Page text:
This album does turn slightly left since the last one with the addition of elctronic pulses, woven into their hallmark of seemingly haphazard time signatures.But its still Lau rooted firmly in the folk idiom..............the first track may, however , leave you thinking otherwise, its a gorgeous low key uncluttered song on the theme of ageing, but could almost be described as chamber music; track 2 will leave most Lau fans aghast (at least initially) , what, what! some sort of electronic drone going on, but eventually blended with Aidens fiddle,eventually to be added to by Kris's very simple guitar off flavours of King Creosote? And so the album goes on , by the time you get to 'Torsa' , it , along with the first two tracks provide the music for a video project which the band are still working on.

The album is primarily instrumental (as ever) , but it just feels so much more laid back than previous efforts( particularly 'The Bird That Winds The Spring'), just that little bit more casual, maybe deceptively so; not quite so 'proggy' as the last album (actually nowhere near as proggy!), and because of this the music doesn't quite smack you between the lugs as previously.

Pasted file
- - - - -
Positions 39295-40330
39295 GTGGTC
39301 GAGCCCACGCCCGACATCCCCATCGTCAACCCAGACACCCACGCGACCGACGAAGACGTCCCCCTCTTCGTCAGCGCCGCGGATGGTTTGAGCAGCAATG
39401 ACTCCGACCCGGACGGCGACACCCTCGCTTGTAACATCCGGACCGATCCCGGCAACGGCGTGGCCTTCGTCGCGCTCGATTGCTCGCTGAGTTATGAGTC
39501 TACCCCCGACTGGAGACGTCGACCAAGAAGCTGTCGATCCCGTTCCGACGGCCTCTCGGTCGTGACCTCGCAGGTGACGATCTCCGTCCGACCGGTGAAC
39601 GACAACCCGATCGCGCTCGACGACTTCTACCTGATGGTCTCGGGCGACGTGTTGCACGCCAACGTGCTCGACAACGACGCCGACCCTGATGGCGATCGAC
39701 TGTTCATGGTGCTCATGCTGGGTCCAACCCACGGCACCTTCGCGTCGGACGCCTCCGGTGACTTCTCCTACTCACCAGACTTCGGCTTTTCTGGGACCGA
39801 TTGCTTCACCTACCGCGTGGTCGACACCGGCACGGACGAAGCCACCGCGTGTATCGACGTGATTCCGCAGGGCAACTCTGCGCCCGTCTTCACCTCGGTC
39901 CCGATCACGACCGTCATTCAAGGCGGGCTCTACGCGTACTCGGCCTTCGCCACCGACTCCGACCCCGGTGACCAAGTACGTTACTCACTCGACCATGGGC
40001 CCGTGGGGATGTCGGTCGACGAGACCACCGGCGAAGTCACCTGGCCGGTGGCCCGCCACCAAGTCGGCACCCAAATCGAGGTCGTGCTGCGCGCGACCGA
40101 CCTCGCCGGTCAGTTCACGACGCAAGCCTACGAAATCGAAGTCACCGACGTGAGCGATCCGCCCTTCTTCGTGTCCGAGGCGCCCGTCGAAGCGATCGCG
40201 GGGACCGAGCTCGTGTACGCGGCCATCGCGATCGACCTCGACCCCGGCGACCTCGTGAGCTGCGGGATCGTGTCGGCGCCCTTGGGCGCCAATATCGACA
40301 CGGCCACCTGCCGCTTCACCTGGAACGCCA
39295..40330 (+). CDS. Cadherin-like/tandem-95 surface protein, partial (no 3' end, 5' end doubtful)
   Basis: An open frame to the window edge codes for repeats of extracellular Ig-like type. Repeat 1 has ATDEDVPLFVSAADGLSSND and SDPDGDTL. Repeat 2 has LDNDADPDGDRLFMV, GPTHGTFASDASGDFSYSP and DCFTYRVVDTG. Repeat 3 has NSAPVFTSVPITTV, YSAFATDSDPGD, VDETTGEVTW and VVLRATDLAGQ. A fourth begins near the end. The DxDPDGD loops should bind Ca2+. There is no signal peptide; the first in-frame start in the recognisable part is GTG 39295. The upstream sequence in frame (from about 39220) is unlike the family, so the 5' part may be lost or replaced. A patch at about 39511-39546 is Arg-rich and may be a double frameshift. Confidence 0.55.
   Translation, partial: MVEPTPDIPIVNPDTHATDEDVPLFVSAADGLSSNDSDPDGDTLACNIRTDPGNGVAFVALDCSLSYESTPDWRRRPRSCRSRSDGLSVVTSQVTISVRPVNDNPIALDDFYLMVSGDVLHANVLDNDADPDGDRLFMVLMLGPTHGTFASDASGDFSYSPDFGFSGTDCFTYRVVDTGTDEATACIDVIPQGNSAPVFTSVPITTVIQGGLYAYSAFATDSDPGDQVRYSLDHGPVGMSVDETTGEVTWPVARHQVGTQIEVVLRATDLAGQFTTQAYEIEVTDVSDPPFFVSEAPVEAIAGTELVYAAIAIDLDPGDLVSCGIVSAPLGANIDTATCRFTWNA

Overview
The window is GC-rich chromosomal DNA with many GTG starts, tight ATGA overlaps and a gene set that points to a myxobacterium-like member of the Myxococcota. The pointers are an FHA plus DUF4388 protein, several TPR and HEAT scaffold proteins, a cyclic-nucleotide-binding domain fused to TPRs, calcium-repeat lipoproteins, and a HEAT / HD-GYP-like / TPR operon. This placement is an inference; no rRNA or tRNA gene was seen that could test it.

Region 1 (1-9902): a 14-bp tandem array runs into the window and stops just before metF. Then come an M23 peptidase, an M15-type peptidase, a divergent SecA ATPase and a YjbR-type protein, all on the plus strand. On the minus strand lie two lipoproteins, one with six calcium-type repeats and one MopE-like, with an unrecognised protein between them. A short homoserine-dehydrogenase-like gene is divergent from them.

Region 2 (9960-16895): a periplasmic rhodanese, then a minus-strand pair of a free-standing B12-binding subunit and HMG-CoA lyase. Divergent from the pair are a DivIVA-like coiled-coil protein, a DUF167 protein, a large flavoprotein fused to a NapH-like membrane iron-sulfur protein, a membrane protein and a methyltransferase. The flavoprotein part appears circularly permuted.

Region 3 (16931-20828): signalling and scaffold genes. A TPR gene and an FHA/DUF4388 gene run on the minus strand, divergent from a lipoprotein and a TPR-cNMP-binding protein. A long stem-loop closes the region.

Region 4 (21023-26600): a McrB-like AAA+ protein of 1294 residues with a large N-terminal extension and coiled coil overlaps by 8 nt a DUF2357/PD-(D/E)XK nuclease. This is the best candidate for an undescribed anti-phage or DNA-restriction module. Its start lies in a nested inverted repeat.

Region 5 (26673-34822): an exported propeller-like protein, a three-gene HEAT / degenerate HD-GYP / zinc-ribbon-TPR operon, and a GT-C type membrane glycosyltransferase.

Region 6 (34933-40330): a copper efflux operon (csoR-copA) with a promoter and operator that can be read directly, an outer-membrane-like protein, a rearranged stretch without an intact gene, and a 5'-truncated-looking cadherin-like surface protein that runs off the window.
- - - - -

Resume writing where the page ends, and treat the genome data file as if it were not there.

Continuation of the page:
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By Big Jim TOP 100 REVIEWER on 2 Oct. 2012
Format: Audio CD
If Mumford and Sons are to folk what Kenny Ball and his Jazz Men are to jazz, then Lau inhabit the equivalent space as the likes of, oh I don't know, Wynton Marsalis say. Now I've upset Jazz AND folk fans let me try and extricate myself.

There is absolutely nothing wrong with M & S, like the shop the initials also represent, they are solid, dependable, not too adventurous but very good at what they do, and they please a lot of folk. I like them, both the band and the shop. I like Kenny Ball, and Wynton Marsalis as well but I Love Lau. Why? Well they provide proof that the British folk scene isn't just about chant along choruses and toe tapping tunes. Although Lau can do this - the Lightweights and Gentlemen album has many examples - Race the Loser shows them at their melancholy best. Faintly discordant fiddles vie with soulful accordian and ethereal guitar to furnish us with soundscapes that veer perilously close to avant garde at times. Backed up by various electronic effects at times and a weird breathy device on a couple of tracks (someone will fill me in as to what this is I hope) this album pushes folk to its limits and it is well worth coming along for the ride.

If Glen Moray is at the lighter end of single malt whiskies, this album is cask strength Laphroaig, not one for the faint of heart. If you let the taste linger, the sweetness and bite rewards the effort. I suggest you get yourself a decent dram of said single malt, turn the lights out and let this album transport you who knows where.